Do you have a plan in place if a customer cancels your services in the middle of a contract? Do you charge a penalty? Or do you have another way of making up the lost revenue of a cancelled contract? Check out what members of LawnSite.com have to say.
oregongreenturf: I have noticed a lot of guys on here talking about losing accounts for stupid reasons and just wondered why you don’t have a fee for ending the 12-month contract early? Think about it. If I have 80 accounts I maintain during the spring and summer, and then winter rolls around and the customer wants to cancel service, what will I pay my bills with? I have all my accounts on 12 months and they cut a check every month for the same price regardless if it’s December or January. If they cancel before that, then there is a fee of 15 percent of the yearly value of the contract. They might think twice before that call, and it saves you from the hole in your route until you replace that customer.
DuallyVette: I also have customers on a 12-month contract. If they cancel before the fall aeration/leaf removal, I don’t care. After that, they will be billed through the end of their year.
32vld: I see no reason to do work on credit. Meaning you provide work over a six- to eight-month period and let the customer pay you over 12 months. Not only are you doing work on credit when you do 12-month billing, you are giving interest-free credit, which is a further loss.
Customers pull this act all the time. They hire you in April and cancel service in November and do not pay for the rest of the months. They see it as you sold them monthly service. With the fall cleanup done mid-December, and no work done until spring cleanup at the start of April, they do not want to pay for four and a half months of no work.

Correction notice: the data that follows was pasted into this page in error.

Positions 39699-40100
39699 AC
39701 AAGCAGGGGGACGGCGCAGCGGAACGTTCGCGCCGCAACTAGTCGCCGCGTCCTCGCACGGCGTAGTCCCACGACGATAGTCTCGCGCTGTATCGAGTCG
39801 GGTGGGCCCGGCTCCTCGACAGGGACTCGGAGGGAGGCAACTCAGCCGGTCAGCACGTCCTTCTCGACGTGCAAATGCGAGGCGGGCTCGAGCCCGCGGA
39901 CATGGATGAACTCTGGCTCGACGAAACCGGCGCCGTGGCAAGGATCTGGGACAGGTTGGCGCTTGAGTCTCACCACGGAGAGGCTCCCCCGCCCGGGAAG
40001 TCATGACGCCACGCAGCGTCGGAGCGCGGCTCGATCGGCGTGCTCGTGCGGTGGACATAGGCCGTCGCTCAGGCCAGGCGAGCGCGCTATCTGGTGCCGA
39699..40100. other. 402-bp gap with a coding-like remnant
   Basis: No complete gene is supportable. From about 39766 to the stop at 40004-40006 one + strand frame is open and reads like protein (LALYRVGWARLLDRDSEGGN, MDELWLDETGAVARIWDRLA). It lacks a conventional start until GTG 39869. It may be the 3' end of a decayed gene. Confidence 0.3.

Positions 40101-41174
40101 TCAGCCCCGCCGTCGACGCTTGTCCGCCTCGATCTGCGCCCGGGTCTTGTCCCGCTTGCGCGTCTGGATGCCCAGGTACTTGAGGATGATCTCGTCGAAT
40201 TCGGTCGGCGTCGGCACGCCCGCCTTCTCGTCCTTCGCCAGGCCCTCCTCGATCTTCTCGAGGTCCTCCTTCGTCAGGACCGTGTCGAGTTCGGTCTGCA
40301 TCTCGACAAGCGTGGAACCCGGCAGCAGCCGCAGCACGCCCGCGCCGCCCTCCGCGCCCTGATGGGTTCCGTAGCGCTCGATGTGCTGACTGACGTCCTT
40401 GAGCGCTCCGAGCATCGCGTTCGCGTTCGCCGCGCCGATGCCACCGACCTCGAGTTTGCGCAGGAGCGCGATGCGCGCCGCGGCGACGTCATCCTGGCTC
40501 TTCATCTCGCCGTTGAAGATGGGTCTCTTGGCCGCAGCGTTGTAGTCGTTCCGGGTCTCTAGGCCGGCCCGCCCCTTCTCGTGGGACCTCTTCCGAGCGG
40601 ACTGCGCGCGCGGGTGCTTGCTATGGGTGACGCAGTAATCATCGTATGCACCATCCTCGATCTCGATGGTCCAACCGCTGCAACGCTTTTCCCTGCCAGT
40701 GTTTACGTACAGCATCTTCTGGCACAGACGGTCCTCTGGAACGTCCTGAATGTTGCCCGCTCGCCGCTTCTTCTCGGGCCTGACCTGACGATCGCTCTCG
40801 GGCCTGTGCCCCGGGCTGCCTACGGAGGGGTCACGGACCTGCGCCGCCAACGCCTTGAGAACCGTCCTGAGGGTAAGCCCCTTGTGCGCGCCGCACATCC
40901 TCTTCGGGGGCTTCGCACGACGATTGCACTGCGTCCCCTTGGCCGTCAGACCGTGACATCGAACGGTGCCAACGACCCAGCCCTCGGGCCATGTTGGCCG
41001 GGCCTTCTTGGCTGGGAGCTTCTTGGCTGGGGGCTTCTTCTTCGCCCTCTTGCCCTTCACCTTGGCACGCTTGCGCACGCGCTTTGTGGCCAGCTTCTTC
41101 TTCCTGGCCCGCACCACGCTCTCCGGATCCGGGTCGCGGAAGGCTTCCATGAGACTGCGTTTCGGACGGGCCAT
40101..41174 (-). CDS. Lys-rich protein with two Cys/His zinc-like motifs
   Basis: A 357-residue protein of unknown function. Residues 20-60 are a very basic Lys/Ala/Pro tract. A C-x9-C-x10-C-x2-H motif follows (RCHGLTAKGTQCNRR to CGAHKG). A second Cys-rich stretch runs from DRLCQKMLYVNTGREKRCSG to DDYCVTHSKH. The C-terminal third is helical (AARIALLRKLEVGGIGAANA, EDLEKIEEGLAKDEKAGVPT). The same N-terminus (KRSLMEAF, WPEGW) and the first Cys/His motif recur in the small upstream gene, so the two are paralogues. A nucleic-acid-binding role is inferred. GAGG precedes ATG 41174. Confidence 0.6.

You and many other landscapers see it as you spread out the billing over 12 months, although you sold them as a yearly service.
I see no advantage to do 12-month billing. If a customer cannot afford landscaping, then using a billing system to entice them to make a purchase will do two things: get you the game-playing customer who, before they hired you were going to cancel after 90 percent of the work has been done when only 50 percent of the work has been paid for; or get you the customer that realizes “I can’t afford this even at reduced 12 monthly payments,” so they cancel.
TPendagast: Most guys have a hard enough time collecting from customers in the first place. Ever try collecting a cancellation fee from a customer who has already decided they don’t want you anymore? Cancellation clauses are for court; hardly anyone pays them.
Psychologically, payment plans are an easier sale. Like a car dealer, they distract you from the $35,000 for their car and tell you, “It’s only $700 a month.” The more months you have to spread out the pain, the smaller the monthly number is, which means you can sell them more stuff.
Patriot Services: Not many outside of Florida do year-round work and shouldn’t have customers on a plan like that. It’s simple: Never bill for more months than you work.
oregongreenturf: It’s not like that here. When I bid an account, I bid per the amount of time I spend at each house. So if the customer pays for an hour, it’s about $200 a month. Whatever I can complete in that hour is what I get done. The minimal would be mowing, and if I have time I add trimming or spraying. The leaf cleanup is always included in the monthly maintenance fee. I visit each property every week all year-round and spend that hour each week regardless of weather, even in January or February. There may not be much to do in the winter months, but I always find something to be done.
Also, that doesn’t include any extra services. If they want bark, that’s extra. If they want irrigation work done, that’s extra, as is moss control, planting or anything outside spraying, mowing, trimming and blowing.
What do you think? Join this discussion here. “In Your Own Words” is contributed from the lawn care and landscape forum at LawnSite.com. Check it out and join in the discussions.